No shame is too big for God. In the parable of the Prodigal Son, the father was the one who ran to his errant son. The story is actually much more than a simple lost and found son. Notice how Jesus introduces the story in Luke 15:11: “there was a man with two sons…” The story is really about the father; an extravagant father.

One thing we might not be aware of when reflecting on this parable is a ritual called Kazazah. This took place when a Jewish boy had squandered the inheritance amongst Gentiles and tried to return to his community. He would be ceremonially banished – a clay pot would be broken at the feet of the offender to show him and everyone else that he had been publicly shamed and rejected forever. The mother could kiss the offender but the father was expected to stay in his house.

This is the context. This is what the returning prodigal would have been walking into. Is this why the Father ran? Did he run so he got to the boy first and prevent the villagers putting shame on the him? Even though the boy would have smelt of pig, an unclean animal to the Jews, the Father wasn’t afraid of getting the same stench on him. He wanted to take the shame on himself. He was not afraid of what others would think. Love over-ruled. The father took the shame in the same way Jesus took our shame!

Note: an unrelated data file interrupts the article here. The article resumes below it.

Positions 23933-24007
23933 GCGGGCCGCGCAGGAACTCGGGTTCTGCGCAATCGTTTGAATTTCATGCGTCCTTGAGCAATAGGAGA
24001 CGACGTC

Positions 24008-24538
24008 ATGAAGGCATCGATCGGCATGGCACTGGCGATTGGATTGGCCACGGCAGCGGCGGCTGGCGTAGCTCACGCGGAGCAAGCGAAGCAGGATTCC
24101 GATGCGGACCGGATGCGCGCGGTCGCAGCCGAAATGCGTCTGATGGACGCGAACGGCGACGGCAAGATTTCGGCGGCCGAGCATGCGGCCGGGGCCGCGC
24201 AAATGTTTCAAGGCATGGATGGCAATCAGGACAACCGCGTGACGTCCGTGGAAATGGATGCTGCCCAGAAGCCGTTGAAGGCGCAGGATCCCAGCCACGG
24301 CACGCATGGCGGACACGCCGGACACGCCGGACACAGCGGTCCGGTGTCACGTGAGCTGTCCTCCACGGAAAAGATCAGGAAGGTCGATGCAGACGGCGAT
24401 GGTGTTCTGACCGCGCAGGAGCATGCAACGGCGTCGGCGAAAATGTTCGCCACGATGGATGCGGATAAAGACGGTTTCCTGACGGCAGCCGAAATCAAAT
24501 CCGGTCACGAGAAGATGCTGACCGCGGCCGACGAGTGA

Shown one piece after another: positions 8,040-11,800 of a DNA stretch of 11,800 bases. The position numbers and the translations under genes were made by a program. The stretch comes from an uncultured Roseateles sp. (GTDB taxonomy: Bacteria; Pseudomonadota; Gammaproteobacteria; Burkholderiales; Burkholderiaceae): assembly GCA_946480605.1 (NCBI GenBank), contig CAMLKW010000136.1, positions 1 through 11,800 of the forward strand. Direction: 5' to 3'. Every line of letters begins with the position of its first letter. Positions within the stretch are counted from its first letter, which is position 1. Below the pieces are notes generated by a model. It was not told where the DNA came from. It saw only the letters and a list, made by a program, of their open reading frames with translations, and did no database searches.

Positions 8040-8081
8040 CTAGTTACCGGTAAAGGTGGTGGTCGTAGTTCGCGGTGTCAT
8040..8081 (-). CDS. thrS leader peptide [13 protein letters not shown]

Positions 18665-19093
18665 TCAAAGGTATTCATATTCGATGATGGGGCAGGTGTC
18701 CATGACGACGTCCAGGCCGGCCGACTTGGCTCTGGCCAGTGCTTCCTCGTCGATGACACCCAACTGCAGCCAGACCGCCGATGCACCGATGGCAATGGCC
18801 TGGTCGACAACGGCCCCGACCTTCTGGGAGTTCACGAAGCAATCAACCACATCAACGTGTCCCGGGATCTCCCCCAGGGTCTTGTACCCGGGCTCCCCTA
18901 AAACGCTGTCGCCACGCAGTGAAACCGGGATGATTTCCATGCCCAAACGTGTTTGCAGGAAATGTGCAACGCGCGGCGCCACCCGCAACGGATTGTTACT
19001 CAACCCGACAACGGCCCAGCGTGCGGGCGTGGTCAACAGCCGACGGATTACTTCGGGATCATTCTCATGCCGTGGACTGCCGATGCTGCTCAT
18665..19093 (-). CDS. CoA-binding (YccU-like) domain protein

Jesus used this parable to show the new way. The old way was law but his new way is love. This is how the kingdom does business. With Jesus, there is no first and second class; he lived for all and died for all. He killed shame by dying for it.

This post is part of a series called Towards a United Kingdom, which can be purchased in audio or video format here.